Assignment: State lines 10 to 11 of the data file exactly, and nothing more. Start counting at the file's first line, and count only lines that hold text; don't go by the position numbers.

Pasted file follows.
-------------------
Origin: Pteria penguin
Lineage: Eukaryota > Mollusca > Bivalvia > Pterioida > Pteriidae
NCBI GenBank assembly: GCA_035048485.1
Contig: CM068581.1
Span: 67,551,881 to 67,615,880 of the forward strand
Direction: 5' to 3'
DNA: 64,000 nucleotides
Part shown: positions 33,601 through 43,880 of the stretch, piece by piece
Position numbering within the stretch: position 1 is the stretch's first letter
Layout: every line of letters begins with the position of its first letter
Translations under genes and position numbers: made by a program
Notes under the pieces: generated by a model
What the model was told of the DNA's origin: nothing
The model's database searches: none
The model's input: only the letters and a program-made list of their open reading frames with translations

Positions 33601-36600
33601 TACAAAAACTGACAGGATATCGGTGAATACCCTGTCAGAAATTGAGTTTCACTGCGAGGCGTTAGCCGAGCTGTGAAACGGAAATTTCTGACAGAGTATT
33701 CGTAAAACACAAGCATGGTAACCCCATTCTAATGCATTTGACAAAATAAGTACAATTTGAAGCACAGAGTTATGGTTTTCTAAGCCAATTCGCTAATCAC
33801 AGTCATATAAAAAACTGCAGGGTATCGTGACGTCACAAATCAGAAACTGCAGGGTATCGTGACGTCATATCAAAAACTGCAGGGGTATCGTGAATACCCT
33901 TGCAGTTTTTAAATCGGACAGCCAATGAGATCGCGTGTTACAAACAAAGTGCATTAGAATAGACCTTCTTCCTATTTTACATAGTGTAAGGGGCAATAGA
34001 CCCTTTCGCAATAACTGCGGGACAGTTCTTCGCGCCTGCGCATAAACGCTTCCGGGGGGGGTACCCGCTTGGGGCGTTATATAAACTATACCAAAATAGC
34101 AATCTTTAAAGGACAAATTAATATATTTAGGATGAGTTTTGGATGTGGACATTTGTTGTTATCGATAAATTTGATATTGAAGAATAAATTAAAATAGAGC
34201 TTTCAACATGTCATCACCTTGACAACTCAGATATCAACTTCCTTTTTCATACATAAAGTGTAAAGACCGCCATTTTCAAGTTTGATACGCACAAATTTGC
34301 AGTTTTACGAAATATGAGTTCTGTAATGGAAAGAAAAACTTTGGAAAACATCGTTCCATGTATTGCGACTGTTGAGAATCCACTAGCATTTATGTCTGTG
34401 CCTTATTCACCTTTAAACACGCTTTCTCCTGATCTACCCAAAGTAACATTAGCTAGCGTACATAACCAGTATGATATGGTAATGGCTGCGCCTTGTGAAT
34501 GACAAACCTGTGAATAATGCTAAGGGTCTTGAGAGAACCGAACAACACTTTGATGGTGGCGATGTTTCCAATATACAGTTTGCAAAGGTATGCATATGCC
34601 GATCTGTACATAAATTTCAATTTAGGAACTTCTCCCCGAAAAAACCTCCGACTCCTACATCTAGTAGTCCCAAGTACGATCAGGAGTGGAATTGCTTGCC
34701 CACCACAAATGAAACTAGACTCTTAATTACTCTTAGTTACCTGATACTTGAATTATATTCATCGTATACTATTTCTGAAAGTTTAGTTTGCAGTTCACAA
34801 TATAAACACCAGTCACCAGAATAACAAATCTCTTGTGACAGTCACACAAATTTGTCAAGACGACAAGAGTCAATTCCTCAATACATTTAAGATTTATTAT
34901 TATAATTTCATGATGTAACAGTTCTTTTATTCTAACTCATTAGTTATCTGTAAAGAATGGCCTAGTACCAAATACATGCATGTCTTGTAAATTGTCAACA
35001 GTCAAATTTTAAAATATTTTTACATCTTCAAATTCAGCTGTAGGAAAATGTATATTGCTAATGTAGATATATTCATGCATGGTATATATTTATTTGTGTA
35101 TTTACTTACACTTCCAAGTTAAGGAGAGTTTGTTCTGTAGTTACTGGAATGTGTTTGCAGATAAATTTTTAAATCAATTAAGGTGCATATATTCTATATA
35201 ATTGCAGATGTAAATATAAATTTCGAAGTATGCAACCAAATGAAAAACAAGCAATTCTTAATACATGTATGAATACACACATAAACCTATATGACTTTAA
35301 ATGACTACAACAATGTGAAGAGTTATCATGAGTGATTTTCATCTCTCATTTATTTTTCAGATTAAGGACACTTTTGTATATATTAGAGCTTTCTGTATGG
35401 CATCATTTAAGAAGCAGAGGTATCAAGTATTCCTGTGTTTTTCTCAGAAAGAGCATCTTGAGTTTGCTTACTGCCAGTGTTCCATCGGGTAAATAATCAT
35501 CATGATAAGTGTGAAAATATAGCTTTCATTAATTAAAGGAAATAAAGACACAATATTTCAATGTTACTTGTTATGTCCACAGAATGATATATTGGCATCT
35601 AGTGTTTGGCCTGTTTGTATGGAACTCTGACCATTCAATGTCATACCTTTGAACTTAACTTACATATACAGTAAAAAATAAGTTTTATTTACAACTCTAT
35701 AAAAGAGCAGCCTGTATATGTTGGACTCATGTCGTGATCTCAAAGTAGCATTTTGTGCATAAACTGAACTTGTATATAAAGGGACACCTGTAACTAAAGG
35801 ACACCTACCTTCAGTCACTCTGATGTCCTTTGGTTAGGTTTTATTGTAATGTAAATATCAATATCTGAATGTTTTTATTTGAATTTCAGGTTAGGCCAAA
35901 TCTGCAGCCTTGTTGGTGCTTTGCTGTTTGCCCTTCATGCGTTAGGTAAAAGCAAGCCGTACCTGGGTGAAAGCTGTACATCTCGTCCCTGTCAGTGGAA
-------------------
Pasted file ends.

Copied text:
Layout: every line of letters begins with the position of its first letter
Translations under genes and position numbers: made by a program